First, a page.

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small cutting boards-Practical?

Discussion in 'Kitchen Cutlery & Tools' started by GABaus, Jan 26, 2019.

  1. GABaus


    May 7, 2017
    I am working on upgrading a portable sink and part of that process involves cutting slots in a large piece of cutting board type plastic in order to make slots for the basins. And I was thinking of using the waste material to make some 6" by 9"(I will update the numbers tomorrow after taking more accurate measurements) cutting boards. I was wondering if this would be a a usable size for a cutting board or if it is too small to do anything on?
  2. Rhinoknives1

    Rhinoknives1 KnifeMaker / Craftsman / Service Provider Knifemaker / Craftsman / Service Provider

    Jul 1, 2013
    It’s on the small size for cutting board also plastic is horrible on your knife edges and isn’t cleaner that good ole natural woods, While a few State Govs have been lobbied $$$$$$$ and the bought & payed for Scientists for the Plastic association say plastic is better, cleaner, Blah, Blah$$$$$$$ i wish you luck!
  3. GABaus


    May 7, 2017
    Roughly my concern with the size the things are pretty tiny(the cutting board I usually use is roughly a 1' by 1 1/2' cutting board but have access to some big ones for when I am cutting up large amounts of food) The sanitation thing really doesn't seem like that big of an issue with these boards since you can occasionally boil them, and in my experience the only "cutting board" medium which I have used that significantly dulls knives is glass.(I hate glass cutting boards)
  4. Rhinoknives1

    Rhinoknives1 KnifeMaker / Craftsman / Service Provider Knifemaker / Craftsman / Service Provider

    Jul 1, 2013
    Our parents & Grandparents ,, ,, used good ole natural wood and no one got sick etc..... Enjoy!
  5. GABaus


    May 7, 2017
    I prefer wood myself I am mostly looking into this as a way to utilize some scraps I already have.
  6. jc57

    jc57 Gold Member Gold Member

    Nov 28, 2012
    Plenty of times when I just want to cut a single small thing - like cut a lemon in half, or slice some cheese off of a bigger piece, where I am not doing full food prep and don't feel like getting out a bigger board. So sure, having some small piece of something to protect your counter and the edge would be handy.
    GABaus and EDCSharps like this.
  7. KenHash

    KenHash Gold Member Gold Member

    Sep 11, 2014
    I don't think the small size is a problem provided you are using it for small work with a parer or petty.
    But I don't advocate plastic boards if wood is available.
    Last edited: Feb 5, 2019
  8. Shann


    Sep 2, 2004
    I have 2 or 3 small cutting boards (all plastic). I use them all the time to cut a sandwich, or a single tomato or something like that. They are also a little handier if you are packing a picnic lunch or something and want to cut up some apples, etc.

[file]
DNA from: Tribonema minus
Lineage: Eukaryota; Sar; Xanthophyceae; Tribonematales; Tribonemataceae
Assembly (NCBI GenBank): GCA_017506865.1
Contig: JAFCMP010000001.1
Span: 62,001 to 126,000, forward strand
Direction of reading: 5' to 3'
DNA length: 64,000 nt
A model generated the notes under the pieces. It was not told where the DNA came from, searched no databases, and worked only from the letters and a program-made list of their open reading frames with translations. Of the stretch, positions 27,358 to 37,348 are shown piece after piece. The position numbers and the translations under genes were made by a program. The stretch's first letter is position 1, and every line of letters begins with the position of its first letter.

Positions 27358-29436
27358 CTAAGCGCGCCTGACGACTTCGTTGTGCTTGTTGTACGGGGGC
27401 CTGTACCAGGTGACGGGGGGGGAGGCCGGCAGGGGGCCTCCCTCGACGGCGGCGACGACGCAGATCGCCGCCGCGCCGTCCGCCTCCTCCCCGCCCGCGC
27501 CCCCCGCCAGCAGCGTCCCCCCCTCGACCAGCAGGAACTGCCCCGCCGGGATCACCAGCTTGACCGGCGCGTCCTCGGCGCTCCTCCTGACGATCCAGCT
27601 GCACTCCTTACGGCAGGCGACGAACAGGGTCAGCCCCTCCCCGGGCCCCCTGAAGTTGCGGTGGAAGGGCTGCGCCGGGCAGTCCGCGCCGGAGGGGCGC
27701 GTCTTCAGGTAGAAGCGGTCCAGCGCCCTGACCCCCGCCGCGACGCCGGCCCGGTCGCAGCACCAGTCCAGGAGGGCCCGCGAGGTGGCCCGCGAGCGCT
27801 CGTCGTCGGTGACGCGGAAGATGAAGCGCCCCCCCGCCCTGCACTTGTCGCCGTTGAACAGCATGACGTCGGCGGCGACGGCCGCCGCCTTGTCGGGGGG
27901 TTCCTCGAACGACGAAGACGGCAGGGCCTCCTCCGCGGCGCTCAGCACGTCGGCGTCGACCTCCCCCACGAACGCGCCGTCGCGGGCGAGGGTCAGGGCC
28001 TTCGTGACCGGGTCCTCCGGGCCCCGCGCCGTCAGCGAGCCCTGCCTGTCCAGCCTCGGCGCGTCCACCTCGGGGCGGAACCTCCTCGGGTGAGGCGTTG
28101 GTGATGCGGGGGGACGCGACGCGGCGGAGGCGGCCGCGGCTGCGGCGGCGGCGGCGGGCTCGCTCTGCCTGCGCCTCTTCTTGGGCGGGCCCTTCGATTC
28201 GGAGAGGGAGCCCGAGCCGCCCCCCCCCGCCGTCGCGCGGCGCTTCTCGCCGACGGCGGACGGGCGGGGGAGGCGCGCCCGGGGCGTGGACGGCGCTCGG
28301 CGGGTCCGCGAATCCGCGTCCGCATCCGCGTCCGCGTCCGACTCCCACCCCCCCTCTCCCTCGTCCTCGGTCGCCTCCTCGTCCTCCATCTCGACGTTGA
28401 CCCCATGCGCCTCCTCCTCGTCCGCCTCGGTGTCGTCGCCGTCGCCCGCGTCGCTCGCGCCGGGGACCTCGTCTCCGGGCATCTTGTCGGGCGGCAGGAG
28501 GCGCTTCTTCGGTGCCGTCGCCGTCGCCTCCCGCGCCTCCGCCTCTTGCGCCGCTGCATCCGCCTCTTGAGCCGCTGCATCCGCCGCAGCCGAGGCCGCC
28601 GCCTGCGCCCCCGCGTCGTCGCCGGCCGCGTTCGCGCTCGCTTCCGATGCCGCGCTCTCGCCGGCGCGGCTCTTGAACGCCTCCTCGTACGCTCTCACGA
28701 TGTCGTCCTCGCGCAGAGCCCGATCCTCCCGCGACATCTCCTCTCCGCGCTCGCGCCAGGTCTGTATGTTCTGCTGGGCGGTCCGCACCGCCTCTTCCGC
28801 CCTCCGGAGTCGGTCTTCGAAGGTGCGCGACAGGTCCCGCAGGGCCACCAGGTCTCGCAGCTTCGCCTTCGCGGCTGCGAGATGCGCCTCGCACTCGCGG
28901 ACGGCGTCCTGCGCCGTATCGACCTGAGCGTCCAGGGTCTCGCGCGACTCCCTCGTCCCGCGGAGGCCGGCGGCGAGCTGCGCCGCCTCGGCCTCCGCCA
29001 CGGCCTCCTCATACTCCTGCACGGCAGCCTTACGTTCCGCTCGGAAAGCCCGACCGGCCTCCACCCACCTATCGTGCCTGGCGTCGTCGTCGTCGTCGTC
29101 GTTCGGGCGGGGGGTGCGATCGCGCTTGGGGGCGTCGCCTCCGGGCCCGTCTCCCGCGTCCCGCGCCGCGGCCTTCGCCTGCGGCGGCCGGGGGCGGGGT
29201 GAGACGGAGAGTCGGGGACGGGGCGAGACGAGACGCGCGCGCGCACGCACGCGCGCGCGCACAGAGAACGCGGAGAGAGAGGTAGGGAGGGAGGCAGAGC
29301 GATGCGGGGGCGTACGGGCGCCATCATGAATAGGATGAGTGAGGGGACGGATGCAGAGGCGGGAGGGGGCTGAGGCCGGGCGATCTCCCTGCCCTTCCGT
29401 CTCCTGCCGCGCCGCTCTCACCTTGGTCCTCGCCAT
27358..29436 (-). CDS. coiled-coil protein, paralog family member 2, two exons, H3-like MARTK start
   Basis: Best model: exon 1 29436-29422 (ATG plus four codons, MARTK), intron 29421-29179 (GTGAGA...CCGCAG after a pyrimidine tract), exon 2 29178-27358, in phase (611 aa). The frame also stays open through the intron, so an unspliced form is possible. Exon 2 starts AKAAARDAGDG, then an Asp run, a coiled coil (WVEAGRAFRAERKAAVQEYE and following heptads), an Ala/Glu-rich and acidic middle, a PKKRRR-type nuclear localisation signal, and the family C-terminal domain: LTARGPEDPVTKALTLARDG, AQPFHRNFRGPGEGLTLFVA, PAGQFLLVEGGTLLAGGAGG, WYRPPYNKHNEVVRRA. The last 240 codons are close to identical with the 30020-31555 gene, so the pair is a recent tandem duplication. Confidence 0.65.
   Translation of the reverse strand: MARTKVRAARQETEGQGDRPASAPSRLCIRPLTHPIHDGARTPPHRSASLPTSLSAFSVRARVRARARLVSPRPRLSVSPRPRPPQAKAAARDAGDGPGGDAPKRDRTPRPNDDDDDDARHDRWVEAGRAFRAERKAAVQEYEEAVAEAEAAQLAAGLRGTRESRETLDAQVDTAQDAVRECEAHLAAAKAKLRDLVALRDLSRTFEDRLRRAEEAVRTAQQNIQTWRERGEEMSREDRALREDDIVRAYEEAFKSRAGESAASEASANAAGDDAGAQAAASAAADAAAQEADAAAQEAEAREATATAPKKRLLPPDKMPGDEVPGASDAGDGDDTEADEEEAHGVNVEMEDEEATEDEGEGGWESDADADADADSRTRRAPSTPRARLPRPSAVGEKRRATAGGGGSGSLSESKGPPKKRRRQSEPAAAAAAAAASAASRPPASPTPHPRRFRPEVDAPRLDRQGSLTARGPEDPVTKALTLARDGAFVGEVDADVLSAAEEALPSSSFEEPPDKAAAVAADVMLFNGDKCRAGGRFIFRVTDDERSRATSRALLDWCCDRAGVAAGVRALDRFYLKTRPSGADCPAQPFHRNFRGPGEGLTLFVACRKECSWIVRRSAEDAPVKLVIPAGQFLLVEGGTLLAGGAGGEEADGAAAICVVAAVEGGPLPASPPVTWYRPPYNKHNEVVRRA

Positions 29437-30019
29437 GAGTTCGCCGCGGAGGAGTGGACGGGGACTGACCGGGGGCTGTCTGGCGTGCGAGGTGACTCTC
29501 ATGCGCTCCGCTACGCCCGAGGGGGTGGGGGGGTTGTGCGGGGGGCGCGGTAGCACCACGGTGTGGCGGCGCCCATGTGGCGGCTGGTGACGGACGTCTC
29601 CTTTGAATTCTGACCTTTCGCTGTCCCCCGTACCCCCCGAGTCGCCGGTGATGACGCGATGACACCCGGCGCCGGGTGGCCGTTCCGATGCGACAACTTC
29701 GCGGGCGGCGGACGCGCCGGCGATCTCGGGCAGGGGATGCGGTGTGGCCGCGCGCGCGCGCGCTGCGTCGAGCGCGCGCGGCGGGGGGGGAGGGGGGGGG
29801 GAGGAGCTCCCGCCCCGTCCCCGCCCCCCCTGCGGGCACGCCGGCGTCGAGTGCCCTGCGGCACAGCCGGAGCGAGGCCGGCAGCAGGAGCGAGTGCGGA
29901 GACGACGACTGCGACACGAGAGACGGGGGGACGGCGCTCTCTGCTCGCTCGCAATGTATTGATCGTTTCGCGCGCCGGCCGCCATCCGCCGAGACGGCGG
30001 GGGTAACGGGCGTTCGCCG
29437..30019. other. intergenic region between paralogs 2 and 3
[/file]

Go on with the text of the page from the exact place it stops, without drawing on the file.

I do prefer plastic cutting boards, but I would make sure that whatever material that you are using is approved as food grade. I wouldn't just assume that it was safe to use as a cutting board if its just general plastic construction material.
  9. KnifeRep

    KnifeRep Gold Member Gold Member

    Nov 5, 2018
    I have several wood cutting boards in various sizes, most are maple but I have a walnut one that’s about 5X7 and one maple that’s 4x5.5, they aren’t thick, maybe 3/4” thick, my wife loves to use them and they are her go to boards, I prefer something a little bigger, I go for a John Boos NSF listed maple board typically, it’s apx. 10x16x1.25 thick, but we have some big ones at home, 14x24 and a 20 x 30 with a routed blood channel that I use for butchering deer and pigs from quarters, the 14x 24 is thick and heavy, maybe 2” thick, the 20x30 is about 7/8” thick. Note I wrote heavy, those big ones don’t move around much, one of the draw back to a smaller board is it’s light weight and can move around depending on your slice motion; this is why I go for a bigger board than my wife, she’s a professional chef, her slice is fast and precise, her little boards don’t move much, my slice is clumsy in comparison and when I use the little boards they move on me and I don’t like having to use my off-hand to steady them while I’m also positioning the product for slicing.

    I’ll tell you guys a cool story I heard yesterday at the NAFEM foodservice trade show in Orlando, FL from the sales manager at the Michigan Maple Block Company (I hope I get this right)...

    After Chicago burned to the ground in 1871 they were in desperate need of wood to rebuild the city so they turned to the woodsmen in the northern Michigan area for 2 reasons, the forests there were abundant old growth and the logs could be floated to Chicago and milled there cutting transportation time and cost.

    It took a good 10-years before the demand for wood subsided and by that time the logging industry was well established in northern Michigan. Industrious and looking for ways to market their wood, the woodsmen, mills, and furniture makers began turning out finished wood products for the bustling Chicago marketplace which at that time, and for many decades thereafter, was the meat butchering capitol of the US . One of those products was the end-grain butcher block with legs that has become the icon of the Michigan Maple Block Company founded in 1881.